– Vilar de Donas church: (Detour (2.5km each way) before Palas de Rei) It is a good example of the Galician Romanesque churches. Around it, some of the knights of the Orden of Santiago were buried.
– Castillo de Pambre (Palas de Rei): Is the most complete Medieval Fort in Galicia, dating from the XIV C.
–Pazo de Ulloa (Palas de Rei): This pazo was the home of one of the most important families during the Medieval Period.
Gastronomy in Palas de Rei:
Cheese of Arzúa – Ulloa: Together with Arzúa, Palas de Rei is famous for its delicious cheese. “Denominacion de Origen” since 1995, (meaning that it has gone throughout strict quality controls and is created with milk of the area). This is a very softcheese, and has a smooth and waxy rind. There are two types of Arzua-Ulloa cheese, the main difference is due to the maturation period (from 6 days to 4 months).The cream cheeses are more for winter time, while for the summer it is better dry, with a slightly acid taste. This type of cheese is highly appreciated because of its smoothness. It is used in many Galician receipes and accompanies the flavors without actually hiding them.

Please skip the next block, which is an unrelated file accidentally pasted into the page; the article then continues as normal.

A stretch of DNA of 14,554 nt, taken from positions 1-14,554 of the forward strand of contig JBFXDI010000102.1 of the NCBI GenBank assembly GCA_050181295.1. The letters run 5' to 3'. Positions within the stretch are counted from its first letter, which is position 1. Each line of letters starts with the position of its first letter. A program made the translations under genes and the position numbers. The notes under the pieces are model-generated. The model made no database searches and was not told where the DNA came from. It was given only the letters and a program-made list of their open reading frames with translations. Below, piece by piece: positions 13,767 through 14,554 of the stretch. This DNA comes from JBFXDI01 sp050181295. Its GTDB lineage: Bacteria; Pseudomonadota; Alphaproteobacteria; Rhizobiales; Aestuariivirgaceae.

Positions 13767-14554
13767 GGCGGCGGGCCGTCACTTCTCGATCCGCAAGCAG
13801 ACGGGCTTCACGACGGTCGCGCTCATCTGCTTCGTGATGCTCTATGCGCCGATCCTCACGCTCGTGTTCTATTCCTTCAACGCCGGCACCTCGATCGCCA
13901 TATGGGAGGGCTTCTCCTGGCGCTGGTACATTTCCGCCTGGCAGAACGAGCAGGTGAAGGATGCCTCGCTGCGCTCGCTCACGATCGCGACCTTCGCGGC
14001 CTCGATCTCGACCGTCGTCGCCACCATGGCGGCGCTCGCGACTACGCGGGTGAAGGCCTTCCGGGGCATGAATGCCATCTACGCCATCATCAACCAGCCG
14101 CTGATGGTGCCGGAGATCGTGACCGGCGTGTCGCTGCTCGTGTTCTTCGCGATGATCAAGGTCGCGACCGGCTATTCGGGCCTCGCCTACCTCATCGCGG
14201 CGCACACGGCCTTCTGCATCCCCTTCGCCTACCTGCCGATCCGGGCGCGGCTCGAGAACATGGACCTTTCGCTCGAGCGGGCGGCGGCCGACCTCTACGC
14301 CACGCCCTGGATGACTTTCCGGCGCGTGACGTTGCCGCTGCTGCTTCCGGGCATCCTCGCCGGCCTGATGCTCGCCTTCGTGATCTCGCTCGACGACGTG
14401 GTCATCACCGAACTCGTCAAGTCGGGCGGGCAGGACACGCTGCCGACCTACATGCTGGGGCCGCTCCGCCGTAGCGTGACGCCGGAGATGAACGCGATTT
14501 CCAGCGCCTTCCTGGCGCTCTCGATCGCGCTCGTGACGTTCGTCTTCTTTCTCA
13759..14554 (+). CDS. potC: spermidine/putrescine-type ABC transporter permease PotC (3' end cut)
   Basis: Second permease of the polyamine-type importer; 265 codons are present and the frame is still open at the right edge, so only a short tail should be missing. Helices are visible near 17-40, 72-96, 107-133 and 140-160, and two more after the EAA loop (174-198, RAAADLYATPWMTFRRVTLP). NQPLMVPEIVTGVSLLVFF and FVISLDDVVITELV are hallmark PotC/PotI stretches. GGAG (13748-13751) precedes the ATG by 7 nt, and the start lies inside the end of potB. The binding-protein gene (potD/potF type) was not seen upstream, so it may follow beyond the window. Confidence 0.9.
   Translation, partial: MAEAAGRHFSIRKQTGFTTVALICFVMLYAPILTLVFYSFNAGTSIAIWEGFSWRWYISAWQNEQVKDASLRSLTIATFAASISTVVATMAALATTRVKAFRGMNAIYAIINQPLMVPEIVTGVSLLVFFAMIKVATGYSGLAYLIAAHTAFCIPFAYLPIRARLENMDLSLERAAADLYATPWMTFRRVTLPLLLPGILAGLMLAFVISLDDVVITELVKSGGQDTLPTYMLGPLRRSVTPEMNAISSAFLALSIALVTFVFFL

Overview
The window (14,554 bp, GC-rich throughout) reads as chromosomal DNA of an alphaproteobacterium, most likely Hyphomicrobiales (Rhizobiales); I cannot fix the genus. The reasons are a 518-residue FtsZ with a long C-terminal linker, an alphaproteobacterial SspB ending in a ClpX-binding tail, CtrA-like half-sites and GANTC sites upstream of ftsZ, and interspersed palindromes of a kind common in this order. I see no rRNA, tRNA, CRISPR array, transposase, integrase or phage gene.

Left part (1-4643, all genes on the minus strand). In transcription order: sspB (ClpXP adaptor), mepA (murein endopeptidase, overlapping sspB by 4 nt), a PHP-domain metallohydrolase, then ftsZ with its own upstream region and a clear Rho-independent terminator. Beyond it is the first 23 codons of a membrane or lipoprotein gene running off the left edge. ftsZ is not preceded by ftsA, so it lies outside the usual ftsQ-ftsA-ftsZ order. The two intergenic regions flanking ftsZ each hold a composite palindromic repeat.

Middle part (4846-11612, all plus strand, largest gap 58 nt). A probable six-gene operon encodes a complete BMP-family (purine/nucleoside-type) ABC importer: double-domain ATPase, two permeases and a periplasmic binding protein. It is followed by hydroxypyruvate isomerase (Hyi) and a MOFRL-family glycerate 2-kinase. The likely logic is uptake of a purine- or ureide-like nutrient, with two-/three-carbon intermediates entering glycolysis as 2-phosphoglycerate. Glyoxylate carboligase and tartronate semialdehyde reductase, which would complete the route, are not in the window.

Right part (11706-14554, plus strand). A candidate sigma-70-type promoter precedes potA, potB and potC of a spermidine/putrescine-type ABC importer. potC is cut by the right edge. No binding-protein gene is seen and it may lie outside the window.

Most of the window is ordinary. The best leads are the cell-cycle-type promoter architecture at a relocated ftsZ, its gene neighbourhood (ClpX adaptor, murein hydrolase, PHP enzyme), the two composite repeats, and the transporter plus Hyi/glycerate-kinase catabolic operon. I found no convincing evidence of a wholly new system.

Where to eat:
Along the way you will find Bars in the following places:
– Gonzar: “Bar descanso del peregrino”,
– Castromaior: “Mesón El labrador” offers a Pilgrim’s menu /”Una Casa Particular” offers drinks and sandwiches,
– Ventas de Narón: “Bar restaurante Casa Molar”,
– Ligonde: “Bar Ugendo” offers Sandwiches and drinks
– Airexe: “Mesón Conde de Valdemar”
– Lestedo: “Mesón Casa A Calzada”.
Generally Bars, offer not only drinks but also sandwiches and Snacks and some places such as the Mesones serve Tapas, Raciones and main meals.
–Palas de Rei:
* Bar Hospedaje Guntina (Avda. del Peregrino, 4 )
* Bar O`Portón (Travesía da Feira, 2)
* Hostal Restaurante Vilariño (Avda. de Compostela, 16)
* Hostal Restaurante Ponterroxan (Roxán, 109)
* Mesón Casa Curro (c/ Cruceiro y Avda. de Ourense, 15)